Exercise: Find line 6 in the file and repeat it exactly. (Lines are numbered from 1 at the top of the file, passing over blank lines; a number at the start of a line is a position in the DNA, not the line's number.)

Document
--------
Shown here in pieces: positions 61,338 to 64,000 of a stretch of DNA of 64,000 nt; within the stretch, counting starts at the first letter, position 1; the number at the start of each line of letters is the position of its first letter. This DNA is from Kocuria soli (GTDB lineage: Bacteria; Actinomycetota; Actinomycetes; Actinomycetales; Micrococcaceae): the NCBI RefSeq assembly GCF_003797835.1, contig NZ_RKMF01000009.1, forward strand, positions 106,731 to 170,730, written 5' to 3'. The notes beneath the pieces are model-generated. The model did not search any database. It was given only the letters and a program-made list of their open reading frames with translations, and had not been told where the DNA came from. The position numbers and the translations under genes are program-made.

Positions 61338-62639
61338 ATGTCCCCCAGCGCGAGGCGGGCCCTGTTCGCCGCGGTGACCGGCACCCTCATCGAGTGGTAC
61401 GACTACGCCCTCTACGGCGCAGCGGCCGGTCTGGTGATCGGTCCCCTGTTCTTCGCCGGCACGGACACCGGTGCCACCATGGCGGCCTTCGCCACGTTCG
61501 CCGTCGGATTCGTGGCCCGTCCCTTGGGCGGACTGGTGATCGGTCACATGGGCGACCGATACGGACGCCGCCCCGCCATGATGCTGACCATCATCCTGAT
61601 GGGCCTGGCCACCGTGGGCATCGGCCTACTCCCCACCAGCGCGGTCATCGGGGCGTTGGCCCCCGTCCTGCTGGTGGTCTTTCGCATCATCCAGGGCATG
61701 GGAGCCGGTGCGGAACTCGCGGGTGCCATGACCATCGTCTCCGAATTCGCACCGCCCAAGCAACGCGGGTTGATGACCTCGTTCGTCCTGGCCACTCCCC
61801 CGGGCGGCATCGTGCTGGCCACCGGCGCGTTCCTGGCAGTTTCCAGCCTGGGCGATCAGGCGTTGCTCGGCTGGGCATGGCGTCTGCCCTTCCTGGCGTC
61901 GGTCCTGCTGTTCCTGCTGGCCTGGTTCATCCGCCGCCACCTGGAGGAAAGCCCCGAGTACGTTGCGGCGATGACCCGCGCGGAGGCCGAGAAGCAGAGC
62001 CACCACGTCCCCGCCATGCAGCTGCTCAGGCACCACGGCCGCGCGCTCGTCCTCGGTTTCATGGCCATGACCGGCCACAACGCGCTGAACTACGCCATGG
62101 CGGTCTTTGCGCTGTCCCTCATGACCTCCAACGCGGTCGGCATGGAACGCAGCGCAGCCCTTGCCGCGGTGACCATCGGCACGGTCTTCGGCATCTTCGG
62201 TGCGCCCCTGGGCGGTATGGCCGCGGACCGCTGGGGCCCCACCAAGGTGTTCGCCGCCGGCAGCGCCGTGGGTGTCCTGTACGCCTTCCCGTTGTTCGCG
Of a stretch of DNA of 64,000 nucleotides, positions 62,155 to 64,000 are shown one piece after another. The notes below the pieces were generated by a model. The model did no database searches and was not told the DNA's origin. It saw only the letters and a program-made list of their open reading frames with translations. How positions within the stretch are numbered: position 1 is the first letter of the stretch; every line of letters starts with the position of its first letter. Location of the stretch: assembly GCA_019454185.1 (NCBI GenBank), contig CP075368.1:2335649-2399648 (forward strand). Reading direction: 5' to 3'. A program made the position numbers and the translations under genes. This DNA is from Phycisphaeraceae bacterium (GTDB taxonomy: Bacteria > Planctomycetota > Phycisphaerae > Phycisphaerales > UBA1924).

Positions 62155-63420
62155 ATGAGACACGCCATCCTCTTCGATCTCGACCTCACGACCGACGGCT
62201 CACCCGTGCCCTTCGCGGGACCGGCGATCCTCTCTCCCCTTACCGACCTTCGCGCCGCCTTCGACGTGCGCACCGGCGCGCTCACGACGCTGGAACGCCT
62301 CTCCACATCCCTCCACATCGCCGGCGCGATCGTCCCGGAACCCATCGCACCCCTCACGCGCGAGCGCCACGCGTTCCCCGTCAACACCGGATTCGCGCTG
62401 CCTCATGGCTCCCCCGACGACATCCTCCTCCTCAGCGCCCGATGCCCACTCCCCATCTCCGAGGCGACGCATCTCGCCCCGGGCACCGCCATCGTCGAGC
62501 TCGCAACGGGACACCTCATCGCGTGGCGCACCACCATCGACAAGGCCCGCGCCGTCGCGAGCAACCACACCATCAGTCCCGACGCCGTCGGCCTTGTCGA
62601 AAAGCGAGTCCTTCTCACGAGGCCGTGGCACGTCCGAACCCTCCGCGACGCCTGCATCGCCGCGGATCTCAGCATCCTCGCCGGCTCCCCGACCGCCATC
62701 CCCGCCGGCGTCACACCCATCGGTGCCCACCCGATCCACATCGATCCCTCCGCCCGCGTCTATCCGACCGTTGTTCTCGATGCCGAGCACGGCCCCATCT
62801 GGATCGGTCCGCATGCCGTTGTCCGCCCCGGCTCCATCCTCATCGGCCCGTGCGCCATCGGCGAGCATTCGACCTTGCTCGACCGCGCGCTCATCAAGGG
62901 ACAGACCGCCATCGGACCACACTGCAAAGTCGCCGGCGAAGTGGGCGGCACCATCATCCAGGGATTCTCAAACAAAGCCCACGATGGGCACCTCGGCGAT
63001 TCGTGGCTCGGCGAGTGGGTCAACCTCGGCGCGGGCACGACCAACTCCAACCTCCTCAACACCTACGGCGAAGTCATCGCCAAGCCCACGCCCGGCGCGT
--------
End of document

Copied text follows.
61601 GGGCCTGGCCACCGTGGGCATCGGCCTACTCCCCACCAGCGCGGTCATCGGGGCGTTGGCCCCCGTCCTGCTGGTGGTCTTTCGCATCATCCAGGGCATG